Kim Hyo-bi doesn't want her picture taken any more. Not after the 22-year-old student's portrait wound up on a photo-sharing Web site last summer with her face colored and distorted to make her look silly, titled alongside the original as "Before and After."
She tried to simply forget about it, but she couldn't. She was barraged with calls from friends who saw the page, and the humiliation and feeling of being violated caused her several sleepless nights.
"I always thought that it is something (that) only could happen to other people," Kim said.
South Korea is the world's most wired country, boasting the highest per capita rate of broadband Internet connections. But there is a growing sense that high-tech prowess hasn't been matched by the development of a mature online society, creating a growing problem of what is known here as "cyberviolence."
That includes anything from online insults to sexual harassment and cyberstalking, and complaints over such offenses more than doubled last year to 8,406, according to the Korea Internet Safety Commission. The most complaints were for slander, which tripled to 3,933 cases in 2005.
This winter, prosecutors broadened their campaign against online harassment and brought the first case against Internet users for comments they had posted on the public feedback section of a Web site.
The case was brought by Lim Soo-kyoung, a controversial figure who was imprisoned for three years after an illegal visit to North Korea in 1989. She filed a complaint against 25 people for making allegedly offensive comments on Web sites about a news report on her son's drowning death in the Philippines. Among the thousands of comments were remarks scoffing at the death and using insulting language in reference to Lim's past history with the North.
Prosecutors have called for summary judgment against all 25 defendants, who will be charged with criminal contempt or slander and face a fine of 1 million won ($1,030), said Seok Dong-hyun, a Seoul city prosecutor in charge of the case.
"We felt a strong need to stop this practice as soon as possible," Seok said.
One of the most well-known recent cases of online humiliation involved a woman who failed to clean up after her dog defecated inside a subway car last year. Another passenger took a photo with a mobile phone and posted it, drawing widespread condemnation from Internet users.
Now, law enforcement and the government are taking action.
Trying to prevent anonymous attacks, the government said in December it would require Web sites to confirm users' real names before they can post. Many South Korean Web sites already require users to enter their national identification numbers to get accounts, which are verified through a government system.
The government says a bill on the real-name authentication will be submitted to the National Assembly in the first half of this year.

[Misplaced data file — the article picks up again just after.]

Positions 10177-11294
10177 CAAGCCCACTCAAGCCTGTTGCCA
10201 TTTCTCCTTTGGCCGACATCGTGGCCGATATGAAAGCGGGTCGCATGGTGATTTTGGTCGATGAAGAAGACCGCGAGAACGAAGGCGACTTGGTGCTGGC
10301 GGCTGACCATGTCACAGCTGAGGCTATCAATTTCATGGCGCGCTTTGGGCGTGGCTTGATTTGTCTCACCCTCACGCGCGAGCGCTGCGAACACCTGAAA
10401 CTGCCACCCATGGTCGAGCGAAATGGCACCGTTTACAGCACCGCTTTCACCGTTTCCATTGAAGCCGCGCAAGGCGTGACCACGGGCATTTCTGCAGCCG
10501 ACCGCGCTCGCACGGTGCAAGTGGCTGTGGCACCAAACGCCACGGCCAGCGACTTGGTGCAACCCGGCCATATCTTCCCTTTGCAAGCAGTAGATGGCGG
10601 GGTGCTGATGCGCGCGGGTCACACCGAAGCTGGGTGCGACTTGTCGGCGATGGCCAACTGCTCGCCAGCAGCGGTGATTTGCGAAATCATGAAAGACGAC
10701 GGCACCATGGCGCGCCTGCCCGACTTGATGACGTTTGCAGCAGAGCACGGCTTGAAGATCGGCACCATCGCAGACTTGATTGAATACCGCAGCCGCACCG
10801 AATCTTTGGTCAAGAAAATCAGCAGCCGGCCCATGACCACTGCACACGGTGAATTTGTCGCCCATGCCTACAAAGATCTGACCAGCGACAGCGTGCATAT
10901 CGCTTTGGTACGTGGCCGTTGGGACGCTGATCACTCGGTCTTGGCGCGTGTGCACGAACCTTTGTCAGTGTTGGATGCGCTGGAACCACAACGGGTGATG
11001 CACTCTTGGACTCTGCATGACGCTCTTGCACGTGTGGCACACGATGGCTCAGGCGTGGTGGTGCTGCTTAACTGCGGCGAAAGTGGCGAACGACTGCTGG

To Kim Bi-hwan, a political science professor at Sungkyunkwan University, cyberviolence won't be solved by official intervention. He said the maturity of country's Internet society hasn't kept pace with technological innovation.
"Promoting a self-examination of Internet society should come before trying to restrict Internet users by any regulations," he said. "Otherwise the same problems will keep occurring in different forms."
Hooked on the habit?
Kwak Keum-joo, a psychology professor at Seoul National University who has studied the issue, said people who post malicious remarks often get hooked on the habit of seeing others respond to their inflammatory remarks.
When they don't get the response they want, "they get angry and also tend to act more aggressively as they are granted anonymity," she said.
Some Web sites are taking matters into their own hands, seeking to actively filter comments. South Korea's Cyworld site, home to a hugely popular blog hosting service with 17 million registered members, has 115 employees who encourage proper Internet etiquette and another 20 monitoring for malicious remarks and slander.
Victims of cyberviolence can suffer from insomnia along with anger and feelings of insecurity, said psychiatrist Kim Jin-se, who has treated patients with the issue. Soothing them isn't easy, Kim said, because the problem causing their troubles, the Internet, has become an indispensable part of daily life.
He suggested those who are targeted try to ignore the abuse or simply stay offline for a while.
Kim, the student whose picture was altered, said she felt she couldn't go to police with her complaints because she feared it might actually have been posted by a friend. She said she never put the photo on the Web and doesn't know how it got there.
She now warns friends not to use her photo on the Web and remains keenly aware of any cameras around her. In South Korea, of course, cameras are essentially everywhere, since most mobile phones have them.
On a recent shopping trip, Kim was startled by the sound of camera shutters and the sight of flashes.
"Unfortunately," she said, "it still irritates me."